BERLIN (AP) _ Police today arrested a West German woman suspected of planting a bomb in a West Berlin discotheque that killed two U.S. soldiers, prompting the United States to attack Libya.

The government said Christina Gabriele Endrigkeit, 27, who allegedly was working for two Palestinian terrorists in the April 5, 1986 bombing, was arrested along with an unidentified man in the northern port city of Luebeck.

The blast in the crowded La Belle club, which was popular with American soldiers, also killed a Turkish woman and injured 229 people.

Mrs. Endrigkeit disappeared after the bombing and was believed hiding with her 3-year-old son. On Sunday, Volker Kaehne, spokesman for the West Berlin Justice Department, released a photograph of her and told reporters she was being ''urgently sought'' as a key suspect in the case.

The arrest, first reported by Radio Schleswig-Holstein, was confirmed by Monika Stenkat, spokeswoman for the Schleswig-Holstein state Interior Ministry.

Kaehne said Mrs. Endrigkeit was arrested at 2:40 a.m. He said she would soon be brought to West Berlin and be questioned this week about her role in the bombing.

The United States blamed Libya for the La Belle attack and 10 days later bombed Tripoli and Benghazi in retaliation for it and other acts of terrorism it said Libyan leader Col. Moammar Gadhafi had aided. Western diplomats said at least 100 people were killed.

Authorities always have believed there was an Arab connection in the La Belle bombing, with Libya and Syria most suspect, West German security sources said today. They spoke on condition of anonymity.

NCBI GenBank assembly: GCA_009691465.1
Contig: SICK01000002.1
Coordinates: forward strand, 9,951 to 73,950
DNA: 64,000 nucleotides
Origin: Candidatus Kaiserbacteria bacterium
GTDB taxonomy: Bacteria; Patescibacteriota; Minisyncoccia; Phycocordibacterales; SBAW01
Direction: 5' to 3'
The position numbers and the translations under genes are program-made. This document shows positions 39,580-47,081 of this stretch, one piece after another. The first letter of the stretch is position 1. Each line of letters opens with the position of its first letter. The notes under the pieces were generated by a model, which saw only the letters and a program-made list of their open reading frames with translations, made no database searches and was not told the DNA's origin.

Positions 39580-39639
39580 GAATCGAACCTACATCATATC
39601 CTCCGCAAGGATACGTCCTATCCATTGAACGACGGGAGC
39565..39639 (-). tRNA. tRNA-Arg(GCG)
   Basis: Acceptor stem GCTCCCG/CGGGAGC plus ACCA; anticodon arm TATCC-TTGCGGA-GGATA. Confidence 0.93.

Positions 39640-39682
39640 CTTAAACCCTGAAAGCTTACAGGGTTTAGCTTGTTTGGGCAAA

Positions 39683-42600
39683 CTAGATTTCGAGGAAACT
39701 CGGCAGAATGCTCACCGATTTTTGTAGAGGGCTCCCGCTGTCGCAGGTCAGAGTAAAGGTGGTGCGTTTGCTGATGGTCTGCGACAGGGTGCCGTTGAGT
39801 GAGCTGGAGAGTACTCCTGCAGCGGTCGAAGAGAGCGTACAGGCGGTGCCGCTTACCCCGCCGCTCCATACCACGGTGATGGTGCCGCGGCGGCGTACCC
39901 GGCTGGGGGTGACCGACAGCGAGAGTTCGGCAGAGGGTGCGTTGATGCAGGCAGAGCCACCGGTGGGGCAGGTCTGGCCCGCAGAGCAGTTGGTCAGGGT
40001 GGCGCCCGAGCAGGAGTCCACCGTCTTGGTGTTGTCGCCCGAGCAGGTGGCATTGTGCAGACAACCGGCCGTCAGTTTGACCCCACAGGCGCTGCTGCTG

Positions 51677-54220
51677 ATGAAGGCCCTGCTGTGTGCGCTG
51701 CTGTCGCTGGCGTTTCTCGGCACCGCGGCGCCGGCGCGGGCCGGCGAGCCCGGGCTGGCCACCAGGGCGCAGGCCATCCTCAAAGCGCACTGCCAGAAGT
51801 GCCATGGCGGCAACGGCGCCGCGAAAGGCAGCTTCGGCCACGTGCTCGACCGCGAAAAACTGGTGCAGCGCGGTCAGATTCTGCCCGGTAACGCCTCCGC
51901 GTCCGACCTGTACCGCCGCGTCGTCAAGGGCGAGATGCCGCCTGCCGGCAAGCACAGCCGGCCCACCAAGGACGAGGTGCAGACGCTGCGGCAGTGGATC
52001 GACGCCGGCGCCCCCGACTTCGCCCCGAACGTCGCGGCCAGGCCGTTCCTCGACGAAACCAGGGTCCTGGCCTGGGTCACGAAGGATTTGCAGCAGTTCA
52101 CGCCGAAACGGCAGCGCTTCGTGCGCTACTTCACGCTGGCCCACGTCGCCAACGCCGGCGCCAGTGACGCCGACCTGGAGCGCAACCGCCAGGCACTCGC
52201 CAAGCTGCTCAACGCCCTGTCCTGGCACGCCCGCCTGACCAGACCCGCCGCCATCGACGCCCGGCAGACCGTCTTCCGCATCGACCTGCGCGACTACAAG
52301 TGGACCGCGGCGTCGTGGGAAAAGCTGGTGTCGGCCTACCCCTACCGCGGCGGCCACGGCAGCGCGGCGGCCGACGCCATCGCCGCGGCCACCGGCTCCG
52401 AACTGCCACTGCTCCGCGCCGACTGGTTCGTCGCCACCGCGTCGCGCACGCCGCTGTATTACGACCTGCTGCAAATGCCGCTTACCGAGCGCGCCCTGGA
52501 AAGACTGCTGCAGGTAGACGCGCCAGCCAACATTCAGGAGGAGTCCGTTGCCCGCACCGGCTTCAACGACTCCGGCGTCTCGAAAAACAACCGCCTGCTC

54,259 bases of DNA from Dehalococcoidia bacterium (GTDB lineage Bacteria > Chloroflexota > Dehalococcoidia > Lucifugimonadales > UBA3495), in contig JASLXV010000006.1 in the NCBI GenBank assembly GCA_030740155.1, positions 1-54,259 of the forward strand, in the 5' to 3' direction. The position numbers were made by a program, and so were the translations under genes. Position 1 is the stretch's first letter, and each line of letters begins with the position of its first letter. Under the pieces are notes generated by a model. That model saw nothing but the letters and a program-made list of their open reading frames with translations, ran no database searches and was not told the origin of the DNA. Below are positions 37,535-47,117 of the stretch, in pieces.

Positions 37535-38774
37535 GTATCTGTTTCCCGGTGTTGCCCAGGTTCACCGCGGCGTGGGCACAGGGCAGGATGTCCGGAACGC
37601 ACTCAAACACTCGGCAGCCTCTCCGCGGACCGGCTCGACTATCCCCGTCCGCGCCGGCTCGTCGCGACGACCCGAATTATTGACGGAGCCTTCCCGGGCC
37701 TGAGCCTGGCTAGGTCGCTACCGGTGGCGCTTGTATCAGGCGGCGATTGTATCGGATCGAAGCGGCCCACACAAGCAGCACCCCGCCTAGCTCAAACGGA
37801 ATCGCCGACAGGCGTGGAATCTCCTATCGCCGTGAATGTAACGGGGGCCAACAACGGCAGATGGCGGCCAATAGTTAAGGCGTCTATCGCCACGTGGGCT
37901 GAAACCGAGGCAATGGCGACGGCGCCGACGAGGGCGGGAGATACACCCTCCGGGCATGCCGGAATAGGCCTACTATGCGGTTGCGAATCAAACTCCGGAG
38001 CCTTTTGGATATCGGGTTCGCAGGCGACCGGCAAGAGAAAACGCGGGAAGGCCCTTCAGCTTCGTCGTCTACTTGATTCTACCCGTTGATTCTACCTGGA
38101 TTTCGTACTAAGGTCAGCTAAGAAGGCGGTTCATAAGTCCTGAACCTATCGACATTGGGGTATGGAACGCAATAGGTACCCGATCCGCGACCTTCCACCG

One source said discussion of foreign involvement would have to wait for further investigation now that Mrs. Endrigkeit has been arrested.

Spokesman Robert Heath of the U.S. Embassy in Bonn today declined comment on whether new developments in the case would have any effect on the U.S. insistence Libya was behind the La Belle bombing.

U.S. authorities said after the bombing that they had intercepted radio messages from the Libyan embassy in East Berlin that implicated Gadhafi's agents in the attack. West German investigators have said they never were given any such evidence.

Chancellor Helmut Kohl and other West German officials also said shortly after the disco bombing that Libya was suspected of orchestrating the blast.

On Sunday, a security source said Mrs. Endrigkeit was believed to be in hiding with her 3-year-old son, Michael. The source, who also spoke on condition of anonymity, said Mrs. Endrigkeit ''allegedly acted (in the bombing) on behalf of the Jordanian-born brothers Ahmed Nawaf Hasi and Nezar Hindawi.''

Hasi is serving a 14-year prison sentence for his convicted in the March 1986 bombing of West Berlin's German-Arab Friendship Society building, which injured nine people. His accomplice, Farouk Salameh, was sentenced to 13 years in prison.

Kaehne said Sunday that Hasi remained a suspect in the La Belle bombing.

Hindawi, who adopted the surname of a prestigious clan in northern Jordan, is serving a 45-years prison term for trying to blow up an Israeli airliner in April 1986. The plot was foiled when explosives were found in the hand luggage of his pregnant Irish girlfriend.

Hasi was arrested two weeks after the La Belle attack and police found what appeared to be drawings of the discotheque in his possession.

A West Berlin court ruled that the friendship society attack was plotted by Hindawi and Syrian intelligence officials. Hindawi's trial in London also disclosed a Syrian connection.

Testimony at Hasi's trial indicated he went to Libya in July 1985 with Hindawi, who was seeking financial support for a terrorist group. After failing to obtain money from Libyan authorities, Hindawi went to Syria in search of backing, court papers show.

British intelligence sources have said Hasi flew from Germany to Tripoli with Salameh in February 1986 and met Hindawi there. However, the Libyans apparently were not helpful and Hindawi and Salameh later flew to Damascus, Syria, the intelligence sources said.

Killed in the disco bombing were Sgt. Kenneth Terrance Ford, 21, of Detroit, Staff Sgt. James E. Goins, 26, of Ellerbee, N.C., and a Turkish woman, 28-year-old Nermine Hanay. Ford and Ms. Hanay died immediately. Goins died of his wounds June 7, 1986, in a West Berlin hospital.